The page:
The gas industry
can no longer simply focus on the benefits
Aug 1st 2013 - In a rare
interview George Mitchell, known as the Father of Fracking was asked by
Are the concerns
of environmentalists over fracking justified?
As a concerned businessman and
philanthropist, I have come to understand that the natural gas industry can no
longer simply focus on the benefits of shale gas while failing to address its
We know that there are significant impacts
on air quality, water consumption, water contamination, and local communities.
We need to ensure that the vast renewable
resources in the United States are also part of the clean energy future,
especially since natural gas and renewables are such great partners to jointly
fuel our power production.
Energy efficiency is also a critical part of
the overall energy strategy that our nation needs to adopt.
What can the industry do to reassure the public
that shale gas extraction techniques are safe?
Some in the industry have been reluctant to support common-sense regulation, and
that needs to change.
Industry leaders, representing companies of all sizes, need to rally behind
solutions based on hard science and technological innovation.
To find these solutions, industry leaders
must lend their best engineers and scientists to a national campaign, teaming up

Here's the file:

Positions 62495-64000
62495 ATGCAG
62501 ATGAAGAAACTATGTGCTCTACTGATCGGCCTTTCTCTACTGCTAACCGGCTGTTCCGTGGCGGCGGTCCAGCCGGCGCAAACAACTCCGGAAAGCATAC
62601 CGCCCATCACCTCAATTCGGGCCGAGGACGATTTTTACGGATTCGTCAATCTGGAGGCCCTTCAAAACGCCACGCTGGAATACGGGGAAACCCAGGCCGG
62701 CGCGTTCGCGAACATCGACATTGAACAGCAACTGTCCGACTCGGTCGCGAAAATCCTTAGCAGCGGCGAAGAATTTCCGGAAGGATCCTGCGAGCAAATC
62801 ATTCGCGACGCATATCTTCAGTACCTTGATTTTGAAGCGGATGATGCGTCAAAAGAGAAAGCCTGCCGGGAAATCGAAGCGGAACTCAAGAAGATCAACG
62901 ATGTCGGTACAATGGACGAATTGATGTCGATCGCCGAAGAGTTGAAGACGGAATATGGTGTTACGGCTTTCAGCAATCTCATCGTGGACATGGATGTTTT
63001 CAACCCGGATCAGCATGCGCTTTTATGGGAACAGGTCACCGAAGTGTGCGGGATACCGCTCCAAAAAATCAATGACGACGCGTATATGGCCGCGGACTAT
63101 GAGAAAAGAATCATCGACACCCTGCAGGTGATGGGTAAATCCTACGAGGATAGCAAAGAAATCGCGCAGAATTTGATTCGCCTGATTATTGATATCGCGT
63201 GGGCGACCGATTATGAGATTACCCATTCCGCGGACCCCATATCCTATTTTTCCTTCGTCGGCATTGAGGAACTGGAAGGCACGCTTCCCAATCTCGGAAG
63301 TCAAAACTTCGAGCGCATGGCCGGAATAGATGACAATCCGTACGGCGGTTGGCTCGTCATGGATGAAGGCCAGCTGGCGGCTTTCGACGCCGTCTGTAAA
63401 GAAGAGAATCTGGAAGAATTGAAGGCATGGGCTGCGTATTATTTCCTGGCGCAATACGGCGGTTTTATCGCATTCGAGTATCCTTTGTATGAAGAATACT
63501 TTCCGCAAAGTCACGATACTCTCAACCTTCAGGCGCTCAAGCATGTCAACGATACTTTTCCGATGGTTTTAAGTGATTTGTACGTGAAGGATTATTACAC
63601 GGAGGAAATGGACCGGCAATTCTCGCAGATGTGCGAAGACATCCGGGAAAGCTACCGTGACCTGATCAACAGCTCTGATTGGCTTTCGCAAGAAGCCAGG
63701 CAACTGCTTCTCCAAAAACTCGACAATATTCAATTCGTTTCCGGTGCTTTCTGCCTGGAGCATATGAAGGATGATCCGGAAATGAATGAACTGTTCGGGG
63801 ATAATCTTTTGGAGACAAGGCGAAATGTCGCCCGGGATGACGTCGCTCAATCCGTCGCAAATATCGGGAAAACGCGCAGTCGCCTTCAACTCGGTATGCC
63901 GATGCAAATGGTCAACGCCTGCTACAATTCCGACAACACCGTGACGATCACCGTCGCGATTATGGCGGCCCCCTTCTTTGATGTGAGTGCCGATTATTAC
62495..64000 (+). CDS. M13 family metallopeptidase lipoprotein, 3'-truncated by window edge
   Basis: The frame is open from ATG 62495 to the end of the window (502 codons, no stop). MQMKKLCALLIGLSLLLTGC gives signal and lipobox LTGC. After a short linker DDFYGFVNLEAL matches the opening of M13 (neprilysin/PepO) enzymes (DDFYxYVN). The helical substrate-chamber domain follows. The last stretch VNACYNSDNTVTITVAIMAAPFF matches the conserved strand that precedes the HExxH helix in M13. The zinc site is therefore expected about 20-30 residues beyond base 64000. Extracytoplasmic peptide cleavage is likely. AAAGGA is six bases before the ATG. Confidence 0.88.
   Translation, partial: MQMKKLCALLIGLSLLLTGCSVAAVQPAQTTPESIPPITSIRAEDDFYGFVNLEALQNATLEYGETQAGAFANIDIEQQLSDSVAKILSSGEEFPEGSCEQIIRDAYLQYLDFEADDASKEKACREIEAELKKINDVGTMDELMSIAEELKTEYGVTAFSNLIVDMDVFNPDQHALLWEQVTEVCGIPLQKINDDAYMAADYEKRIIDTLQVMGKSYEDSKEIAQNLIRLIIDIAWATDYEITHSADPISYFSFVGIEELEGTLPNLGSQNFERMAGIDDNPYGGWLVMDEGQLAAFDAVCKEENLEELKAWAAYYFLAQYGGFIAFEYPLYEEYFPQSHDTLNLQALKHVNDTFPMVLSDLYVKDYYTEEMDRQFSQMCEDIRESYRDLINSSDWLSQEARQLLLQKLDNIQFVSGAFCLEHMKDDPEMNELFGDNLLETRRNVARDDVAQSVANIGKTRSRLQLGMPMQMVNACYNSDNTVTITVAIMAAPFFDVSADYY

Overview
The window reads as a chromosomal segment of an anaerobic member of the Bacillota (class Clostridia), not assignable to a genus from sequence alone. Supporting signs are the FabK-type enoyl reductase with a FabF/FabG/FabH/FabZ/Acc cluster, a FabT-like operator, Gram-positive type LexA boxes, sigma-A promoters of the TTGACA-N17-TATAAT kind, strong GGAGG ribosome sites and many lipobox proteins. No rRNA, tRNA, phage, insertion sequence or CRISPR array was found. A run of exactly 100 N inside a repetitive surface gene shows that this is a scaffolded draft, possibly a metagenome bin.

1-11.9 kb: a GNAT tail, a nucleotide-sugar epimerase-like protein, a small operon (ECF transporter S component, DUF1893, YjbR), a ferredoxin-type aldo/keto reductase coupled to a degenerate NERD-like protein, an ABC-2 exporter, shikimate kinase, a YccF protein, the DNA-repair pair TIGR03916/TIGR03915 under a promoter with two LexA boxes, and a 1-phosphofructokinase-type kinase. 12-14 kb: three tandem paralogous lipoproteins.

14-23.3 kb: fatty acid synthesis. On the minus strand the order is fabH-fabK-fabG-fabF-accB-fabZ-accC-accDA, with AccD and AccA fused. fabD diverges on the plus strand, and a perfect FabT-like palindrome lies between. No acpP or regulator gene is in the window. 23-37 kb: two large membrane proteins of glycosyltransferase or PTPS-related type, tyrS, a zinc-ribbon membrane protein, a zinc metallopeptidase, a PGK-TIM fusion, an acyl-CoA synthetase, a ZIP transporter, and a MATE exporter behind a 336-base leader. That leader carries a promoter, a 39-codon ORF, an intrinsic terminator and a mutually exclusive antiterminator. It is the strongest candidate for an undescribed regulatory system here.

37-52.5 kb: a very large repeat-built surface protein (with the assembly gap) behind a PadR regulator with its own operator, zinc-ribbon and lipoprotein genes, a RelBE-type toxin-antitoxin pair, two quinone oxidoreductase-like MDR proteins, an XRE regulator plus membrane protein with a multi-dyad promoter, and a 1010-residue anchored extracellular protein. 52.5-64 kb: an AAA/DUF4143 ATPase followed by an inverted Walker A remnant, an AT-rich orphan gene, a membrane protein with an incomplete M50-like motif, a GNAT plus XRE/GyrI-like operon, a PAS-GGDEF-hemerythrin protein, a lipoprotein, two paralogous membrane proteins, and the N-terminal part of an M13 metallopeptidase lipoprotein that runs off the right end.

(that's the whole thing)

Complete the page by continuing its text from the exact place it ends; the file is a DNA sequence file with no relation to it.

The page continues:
with counterparts from government, academia, and the environmental community, to
develop strong state by state regulations and effective solutions to the
environmental challenges of shale gas.
We need to replace all-or-nothing arguments with a reasoned discussion that
identifies a new path forward.
Most rules should be designed at the state level, starting with the 14 states
that possess 85% of U.S. onshore natural gas reserves.
Best regulatory practices should be shared
among state regulators and similar best management practices should be shared
among health, safety, and environmental affairs professionals.
A strong federal role is also necessary, starting with the Environmental
Protection Agency’s new rules calling for more controls over the most dangerous
air pollution associated with hydraulic fracturing.
The rules will also mitigate methane leakage
during the drilling process.
This is critical, since methane is a powerful
greenhouse gas pollutant, and uncontrolled leakages call into question whether
natural gas is cleaner than coal from a global climate perspective.